It’s not that we are perfect it’s simply that we are better than him. I’ve made my mistakes none of them however, are as bad as his.

  12. Great review. I will be catching this film soon. Mel Gibson is great at his craft.

  13. The film was supposed to open nationwide today but its not playing anywhere near me, argh!

    • You are not alone.
      I live in Manhattan, New York.
      It is not playing were I live on the Upper West Side.

      This NEVER happens. Not even in limited releases which this is not.

      And according to Fandango it is playing
      in one theater in all of New York City.

      You have to wonder if distributors are
      working against Mel and his film.

      • No surprise. Considering who runs Hollywood.

      • Nah, its the box office and viewers having little interest in this film preventing it from expanding.

    • It was in my town for 2 weeks and then was gone. I saw it the second day with my girlfriend.

      You aren’t missing anything.

  14. Almost sounds like Mel took the role to regain some sympathy from the Joe Q’s out there. (Sic)

  15. This just goes to show you that a great actor is a great actor, no matter how crazy he is. Does this mean I am going to support him? No. Sorry, Mel, no offense, but you and other actors out there have got to learn that your personal life DOES have a bearing on your professional one. Crazy is crazy and I will not support Mel or any movie he is in again. We will always have Lethal Weapon and thats good enough for me. We have GOT to stop rewarding the elite for bad behavior. I dont care how good they are.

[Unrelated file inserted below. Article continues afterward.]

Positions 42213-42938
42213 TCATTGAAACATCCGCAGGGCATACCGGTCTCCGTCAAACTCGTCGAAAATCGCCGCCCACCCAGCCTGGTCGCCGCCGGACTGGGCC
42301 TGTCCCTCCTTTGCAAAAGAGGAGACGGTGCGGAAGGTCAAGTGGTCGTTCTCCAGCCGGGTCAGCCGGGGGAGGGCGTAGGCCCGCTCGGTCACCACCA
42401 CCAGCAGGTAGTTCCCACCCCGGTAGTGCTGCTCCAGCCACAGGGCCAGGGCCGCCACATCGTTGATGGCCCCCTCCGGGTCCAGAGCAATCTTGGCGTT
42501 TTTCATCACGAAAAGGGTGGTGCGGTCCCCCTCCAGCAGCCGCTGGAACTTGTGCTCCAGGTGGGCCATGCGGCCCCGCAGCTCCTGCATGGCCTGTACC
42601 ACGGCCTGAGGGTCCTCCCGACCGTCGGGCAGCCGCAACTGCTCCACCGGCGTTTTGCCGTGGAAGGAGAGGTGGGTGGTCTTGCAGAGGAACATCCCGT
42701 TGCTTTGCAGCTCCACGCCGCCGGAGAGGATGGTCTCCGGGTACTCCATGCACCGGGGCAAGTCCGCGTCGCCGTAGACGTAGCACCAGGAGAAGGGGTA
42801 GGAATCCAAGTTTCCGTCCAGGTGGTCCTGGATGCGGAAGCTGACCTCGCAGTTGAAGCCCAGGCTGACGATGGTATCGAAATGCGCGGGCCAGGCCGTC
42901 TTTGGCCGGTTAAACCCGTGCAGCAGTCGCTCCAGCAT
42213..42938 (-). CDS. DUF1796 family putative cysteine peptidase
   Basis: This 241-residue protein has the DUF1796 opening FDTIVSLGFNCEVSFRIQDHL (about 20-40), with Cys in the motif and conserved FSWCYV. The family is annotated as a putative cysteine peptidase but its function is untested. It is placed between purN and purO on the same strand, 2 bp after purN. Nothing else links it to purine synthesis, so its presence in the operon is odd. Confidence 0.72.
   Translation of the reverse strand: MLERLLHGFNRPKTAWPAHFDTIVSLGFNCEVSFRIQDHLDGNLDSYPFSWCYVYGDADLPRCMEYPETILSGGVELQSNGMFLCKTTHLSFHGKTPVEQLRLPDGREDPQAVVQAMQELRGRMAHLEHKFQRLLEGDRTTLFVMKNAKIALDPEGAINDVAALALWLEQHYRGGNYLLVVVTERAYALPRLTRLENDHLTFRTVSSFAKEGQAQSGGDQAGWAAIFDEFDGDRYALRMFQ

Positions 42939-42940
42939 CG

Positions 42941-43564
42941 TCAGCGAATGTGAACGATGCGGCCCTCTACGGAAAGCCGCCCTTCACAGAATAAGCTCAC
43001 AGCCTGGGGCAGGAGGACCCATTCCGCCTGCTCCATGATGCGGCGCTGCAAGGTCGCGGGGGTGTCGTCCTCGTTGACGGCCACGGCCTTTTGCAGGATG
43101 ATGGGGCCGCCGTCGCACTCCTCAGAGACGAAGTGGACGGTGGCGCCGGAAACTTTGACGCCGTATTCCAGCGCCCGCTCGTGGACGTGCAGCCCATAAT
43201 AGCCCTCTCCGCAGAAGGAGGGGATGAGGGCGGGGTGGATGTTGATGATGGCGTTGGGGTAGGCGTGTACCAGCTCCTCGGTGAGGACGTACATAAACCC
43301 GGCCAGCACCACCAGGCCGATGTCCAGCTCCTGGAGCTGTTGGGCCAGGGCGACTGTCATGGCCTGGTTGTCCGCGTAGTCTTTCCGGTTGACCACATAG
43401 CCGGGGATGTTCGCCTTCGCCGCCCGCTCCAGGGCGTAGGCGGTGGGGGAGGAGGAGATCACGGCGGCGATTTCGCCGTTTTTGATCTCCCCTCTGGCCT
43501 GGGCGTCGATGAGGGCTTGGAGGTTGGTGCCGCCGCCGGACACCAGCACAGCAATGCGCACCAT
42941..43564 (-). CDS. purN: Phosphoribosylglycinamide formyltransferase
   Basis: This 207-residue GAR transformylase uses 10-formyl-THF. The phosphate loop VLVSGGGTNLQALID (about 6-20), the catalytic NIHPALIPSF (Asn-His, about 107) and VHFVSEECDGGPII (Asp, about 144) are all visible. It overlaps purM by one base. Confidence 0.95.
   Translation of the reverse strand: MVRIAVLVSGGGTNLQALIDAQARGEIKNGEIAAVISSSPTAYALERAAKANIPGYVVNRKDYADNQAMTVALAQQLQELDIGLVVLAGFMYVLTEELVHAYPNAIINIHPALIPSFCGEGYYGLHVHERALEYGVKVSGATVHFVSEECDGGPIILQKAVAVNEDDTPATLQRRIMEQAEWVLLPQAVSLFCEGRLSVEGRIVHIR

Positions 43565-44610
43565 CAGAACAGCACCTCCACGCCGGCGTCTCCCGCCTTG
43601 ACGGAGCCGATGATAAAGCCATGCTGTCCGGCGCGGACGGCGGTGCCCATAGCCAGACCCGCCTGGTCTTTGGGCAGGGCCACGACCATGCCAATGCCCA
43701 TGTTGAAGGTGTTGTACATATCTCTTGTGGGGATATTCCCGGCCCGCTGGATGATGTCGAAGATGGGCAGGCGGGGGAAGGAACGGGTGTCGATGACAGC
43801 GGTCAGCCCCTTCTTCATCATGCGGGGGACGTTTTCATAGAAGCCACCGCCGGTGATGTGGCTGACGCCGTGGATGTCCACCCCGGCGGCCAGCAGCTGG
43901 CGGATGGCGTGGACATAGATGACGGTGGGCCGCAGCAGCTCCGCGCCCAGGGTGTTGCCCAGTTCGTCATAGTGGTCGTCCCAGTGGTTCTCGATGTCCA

16. This is why I can’t take this site seriously. You give Green Lantern a 1.5, but you give this snuff film a 4?

    If I wanted to watch Mel Gibson acting crazy, I’d put it on E News.

    Mel Gibson as an actor is just a shadow of what he was 12 years ago. He just doesn’t have it anymore.

    And don’t get me started on Jodie Foster. After her tiring performance in “Nim’s Island” and “The Brave One”, I can’t tolerate her in anything.

  17. I can’t believe I’m about to say this, but Natalie Portman’s mental breakdown in “Black Swan” was a far superior performance than Mel Gibson acting ridiculous in “The Beaver.”

  18. This movie BOMBED!!!

    • T6hought Bubble

      Technically it didn’t bomb because it never even got a chance to make money it was only released in a little over 100 theaters. Your average film is released in to well over 2K theaters. It actually did pretty well considering how few theaters it was released in to. That was just it’s widest release. Opening day it was only in 22 theaters. It actually opened moderately well as far as theater count to gross ratio goes. It was making roughly 1.5K per theater a day. The problem wasn’t the film it was the small release of the film. With a proper release it could of theoretically easily made it’s budget back and turned a small profit.

  19. Great movie. Gibson might be a jerk or the stupid victim of a malicious woman yet he’s a great actor.
    And this is a great movie no matter what is surrounding it.